ASTROSAT Scanning Sky Monitor Payload Is Operational

By Keith Cowing
Press Release
October 22, 2015
Filed under ,
ASTROSAT Scanning Sky Monitor Payload Is Operational
Scanning Sky Monitor Payload

The Scanning Sky Monitor (SSM) will monitor the transient X-ray sky to detect and locate X-ray sources in its large Field Of View (FOV).
It comprises three almost identical detector units each with a 1D coded-mask and the respective electronics. All the three modules of SSM are mounted on a single platform capable of rotation. A photograph of the SSM payload on is shown above. The Processing Electronics and the Platform motor drive electronics are placed inside the spacecraft body.

SSM platform deployment was done on the day of launch after spacecraft injection into the intended orbit, soon after solar panel deployment.

On Day 2 and Day 3 (September 29 & September 30, 2015) operations related to SSM platform rotation were carried out successfully, as planned. All the modes of rotation were checked and the parameters were verified.

Scanning Sky Monitor (SSM) onboard ASTROSAT has been operational since October 12th 2015, on the 15th day after the successful launch of ASTROSAT on 28th September 2015.

The temperatures of all the packages of the payload have been within the expected limits. Spacecraft was oriented in such a way that the well-known X-ray source “Crab” was positioned at the centre of Field Of View (FOV) of two of the SSM units, SSM1 and SSM2, which have a crossed FOV.

SSM1 was powered ON first and all the health parameters of the unit were monitored and found satisfactory. High Voltage (HV) to the anodes was increased step by step to the required value with constant monitoring of telemetry parameter. Once the required HV step was attained in the SSM1 unit, the counts detected by the unit were indicated in the telemetry. It was exciting to observe the expected count rates in the telemetry as soon as the HV was raised to the required step.

The data from SSM1 unit was played back in the subsequent orbit and analysed for the light curves and spectra from all anodes in that unit.

The SAA entry and exit operations to lower the HV of the unit for safe operations were handled with macros on-board. The prompt execution of these macros during the non-visibility period during the passage through SAA region can be seen in the later part of the light curve.

Following the successful power ON of SSM1 unit the other two units SSM2 and SSM3 were also powered ON, two orbits later during the visibility period. All the health checks were found satisfactory. The units were powered ON one after the other. The data play back was done in the subsequent orbits. Performances of these two units were also as expected.

SSM First light of Crab – a Neutron Star – on 12th October 2015

The sky image observed by SSM with its first observation with Crab at the centre of its FOV is shown here in figure 2. “Crab” was detected at the centre of the FOV as expected.

Figure 2: First light from SSM with Crab at the centre of the FOV

SSM First light of GRS 1915+105 – a Black Hole – on 14th October 2015

Following this, SSM was maneuvered to a field that contains the enigmatic Galactic Black Hole source GRS 1915+105. Even with many challenges on mission operations, ASTROSAT was oriented to the required field with GRS 1915+105 in the FOV of SSM on October 14th, 2015. THANKS to mission operations team!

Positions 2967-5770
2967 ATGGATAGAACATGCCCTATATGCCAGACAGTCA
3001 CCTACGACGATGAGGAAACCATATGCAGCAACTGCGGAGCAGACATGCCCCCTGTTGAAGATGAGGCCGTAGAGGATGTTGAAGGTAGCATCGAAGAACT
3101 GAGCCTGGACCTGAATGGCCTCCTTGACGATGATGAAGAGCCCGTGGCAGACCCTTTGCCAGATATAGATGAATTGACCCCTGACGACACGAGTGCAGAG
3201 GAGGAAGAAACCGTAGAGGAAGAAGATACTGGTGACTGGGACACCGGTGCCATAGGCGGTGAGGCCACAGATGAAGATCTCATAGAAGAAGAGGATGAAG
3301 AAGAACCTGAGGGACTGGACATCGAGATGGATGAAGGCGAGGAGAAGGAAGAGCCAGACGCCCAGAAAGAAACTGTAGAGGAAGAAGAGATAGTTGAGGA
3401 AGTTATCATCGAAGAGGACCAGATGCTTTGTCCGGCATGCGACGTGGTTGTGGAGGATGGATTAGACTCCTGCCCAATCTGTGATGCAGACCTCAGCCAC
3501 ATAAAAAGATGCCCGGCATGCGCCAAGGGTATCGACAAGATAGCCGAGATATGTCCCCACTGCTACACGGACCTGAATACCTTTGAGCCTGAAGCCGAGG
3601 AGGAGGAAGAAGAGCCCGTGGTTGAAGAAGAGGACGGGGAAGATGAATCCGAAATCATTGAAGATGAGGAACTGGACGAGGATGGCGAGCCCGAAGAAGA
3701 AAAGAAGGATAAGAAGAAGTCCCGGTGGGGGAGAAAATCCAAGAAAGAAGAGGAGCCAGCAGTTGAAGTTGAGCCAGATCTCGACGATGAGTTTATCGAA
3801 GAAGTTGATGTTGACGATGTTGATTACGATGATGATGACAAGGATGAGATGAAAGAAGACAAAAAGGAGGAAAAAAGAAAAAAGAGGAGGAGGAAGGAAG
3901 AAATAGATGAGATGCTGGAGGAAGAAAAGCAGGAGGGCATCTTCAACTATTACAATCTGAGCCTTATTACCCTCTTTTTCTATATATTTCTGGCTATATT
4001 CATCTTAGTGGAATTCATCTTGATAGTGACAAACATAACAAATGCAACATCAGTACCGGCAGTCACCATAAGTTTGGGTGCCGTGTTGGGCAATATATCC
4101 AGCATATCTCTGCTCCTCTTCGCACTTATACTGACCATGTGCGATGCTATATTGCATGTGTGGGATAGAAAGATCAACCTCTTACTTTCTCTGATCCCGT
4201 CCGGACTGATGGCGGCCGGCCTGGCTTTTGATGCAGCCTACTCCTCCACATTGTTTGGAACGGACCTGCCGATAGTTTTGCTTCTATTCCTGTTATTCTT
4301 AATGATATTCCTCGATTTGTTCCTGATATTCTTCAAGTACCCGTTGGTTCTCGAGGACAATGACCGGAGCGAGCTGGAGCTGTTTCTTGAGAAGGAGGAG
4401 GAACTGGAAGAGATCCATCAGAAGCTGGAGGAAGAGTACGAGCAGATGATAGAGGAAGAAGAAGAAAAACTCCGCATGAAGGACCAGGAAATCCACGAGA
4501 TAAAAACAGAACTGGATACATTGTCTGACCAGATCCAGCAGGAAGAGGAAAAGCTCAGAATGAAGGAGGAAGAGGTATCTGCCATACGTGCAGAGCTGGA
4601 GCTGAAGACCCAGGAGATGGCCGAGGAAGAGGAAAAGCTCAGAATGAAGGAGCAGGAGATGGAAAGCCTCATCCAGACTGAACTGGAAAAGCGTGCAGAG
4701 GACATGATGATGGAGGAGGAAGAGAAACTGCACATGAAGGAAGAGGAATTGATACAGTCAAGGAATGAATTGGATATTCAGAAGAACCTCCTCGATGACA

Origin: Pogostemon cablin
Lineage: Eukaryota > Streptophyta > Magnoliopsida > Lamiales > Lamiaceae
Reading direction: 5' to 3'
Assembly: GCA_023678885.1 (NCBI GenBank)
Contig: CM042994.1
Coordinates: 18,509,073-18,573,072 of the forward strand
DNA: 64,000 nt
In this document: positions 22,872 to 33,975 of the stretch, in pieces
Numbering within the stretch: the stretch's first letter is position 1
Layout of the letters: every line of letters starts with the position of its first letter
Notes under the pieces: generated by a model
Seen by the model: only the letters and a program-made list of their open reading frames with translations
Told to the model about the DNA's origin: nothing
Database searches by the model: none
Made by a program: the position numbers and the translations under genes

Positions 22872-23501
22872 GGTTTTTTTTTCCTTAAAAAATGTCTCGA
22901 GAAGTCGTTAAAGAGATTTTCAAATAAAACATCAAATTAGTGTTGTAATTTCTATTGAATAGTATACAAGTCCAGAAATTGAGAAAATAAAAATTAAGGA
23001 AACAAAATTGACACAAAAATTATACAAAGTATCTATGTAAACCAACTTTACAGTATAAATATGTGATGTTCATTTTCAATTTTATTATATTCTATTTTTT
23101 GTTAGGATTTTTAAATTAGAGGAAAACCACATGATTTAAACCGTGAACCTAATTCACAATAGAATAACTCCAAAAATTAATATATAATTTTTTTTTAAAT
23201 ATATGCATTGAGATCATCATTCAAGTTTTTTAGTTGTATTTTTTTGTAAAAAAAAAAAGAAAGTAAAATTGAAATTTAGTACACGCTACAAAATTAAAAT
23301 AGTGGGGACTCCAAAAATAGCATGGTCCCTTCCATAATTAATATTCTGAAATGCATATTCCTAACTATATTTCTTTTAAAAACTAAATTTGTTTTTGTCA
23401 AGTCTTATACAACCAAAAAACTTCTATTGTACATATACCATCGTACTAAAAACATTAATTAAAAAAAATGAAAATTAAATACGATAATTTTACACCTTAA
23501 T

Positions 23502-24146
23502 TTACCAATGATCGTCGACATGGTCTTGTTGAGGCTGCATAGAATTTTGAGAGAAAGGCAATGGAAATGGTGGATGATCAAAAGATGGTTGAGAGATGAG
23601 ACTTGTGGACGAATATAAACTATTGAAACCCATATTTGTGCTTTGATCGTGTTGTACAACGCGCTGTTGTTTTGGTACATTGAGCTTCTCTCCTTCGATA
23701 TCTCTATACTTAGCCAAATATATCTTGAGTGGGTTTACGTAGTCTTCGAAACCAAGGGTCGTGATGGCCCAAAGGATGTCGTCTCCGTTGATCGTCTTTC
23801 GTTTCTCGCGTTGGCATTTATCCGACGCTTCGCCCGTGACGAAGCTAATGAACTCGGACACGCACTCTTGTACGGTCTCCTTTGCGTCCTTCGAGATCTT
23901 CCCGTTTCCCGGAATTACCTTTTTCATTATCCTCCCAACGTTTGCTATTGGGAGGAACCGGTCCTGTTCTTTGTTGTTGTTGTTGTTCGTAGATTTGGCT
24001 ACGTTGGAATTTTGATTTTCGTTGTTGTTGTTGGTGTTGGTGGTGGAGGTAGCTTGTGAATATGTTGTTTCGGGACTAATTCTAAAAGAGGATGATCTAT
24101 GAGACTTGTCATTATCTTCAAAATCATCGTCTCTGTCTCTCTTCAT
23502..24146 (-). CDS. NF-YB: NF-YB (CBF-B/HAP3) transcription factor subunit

The particular field was crowded with few other bright sources (eg. Cyg X-1, Cyg X-2, Ser X-1), while GRS 1915+105 was the strongest source with intensity ~2 Crab. GRS 1915+05 also displays very peculiar, but ‘structured’ X-ray variability known as ‘class’.

Figure 3: ASTROSAT SSM First light of the enigmatic Black Hole GRS 1915 + 105

ASTROSAT-first light from Galactic Black Hole GRS 1915+105 as observed by SSM is shown in figure 3. A quick look of the variability profile of the light curve matches well with one of the earlier observations of the source with NASA’s Rossi X-ray Timing Explorer (RXTE) satellite as shown in the figure. More detailed analysis results will follow.

This observation is reported as a “Astronomers’ Telegram” ATel #8185. The link for the ATel is:

SSM Indication of a M – class Solar Flare – on 16th October 2015

During a scheduled flux calibration observation with SSM pointed to Crab, during a specific part of the orbit, at ~6:12 UT, October 16th 2015, SSM (all three detectors) recorded a sudden upsurge in counts with a rise time of ~2 minutes and a decay time of ~18 minutes as shown in figure 4.

Figure 4: SSM observations with Earth in its FOV on October 16, 2015 during a M-class Solar Flare at 6:10 UT

Figure 5: GOES observations of M-class Solar flare at 6:10 UT on 16th October, 2015.

This occurred when the pointing of the SSM cameras was facing the Earth such that the FOVs of all the three cameras had Earth within. The Sun was almost 180 degrees away. . The upsurge in counts was understood to be X-rays due to a M-class Solar flare, which was confirmed with the time of occurrence, type of flare etc. from the US satellite “GOES” data. The correlation of the time of detection of upsurge of counts in SSM and the time of occurrence of the flare can be observed from both the figures – 4 and 5.

Looking ahead……

With all the above exciting events within the very first week of switch ON of SSM, we look forward to many more interesting observations in the years to come.

The SSM team acknowledges the dedicated support and efforts of many other colleagues at ISRO Satellite Centre from various groups including Controls, Mechanisms, Thermal, Integration, Check-out, Facilities, Mission, Project Office and others. Also we acknowledge CMSE/VSSC, RRI, IUCAA and ISRO-HQ for their support and contribution.

SpaceRef co-founder, Explorers Club Fellow, ex-NASA, Away Teams, Journalist, Space & Astrobiology, Lapsed climber.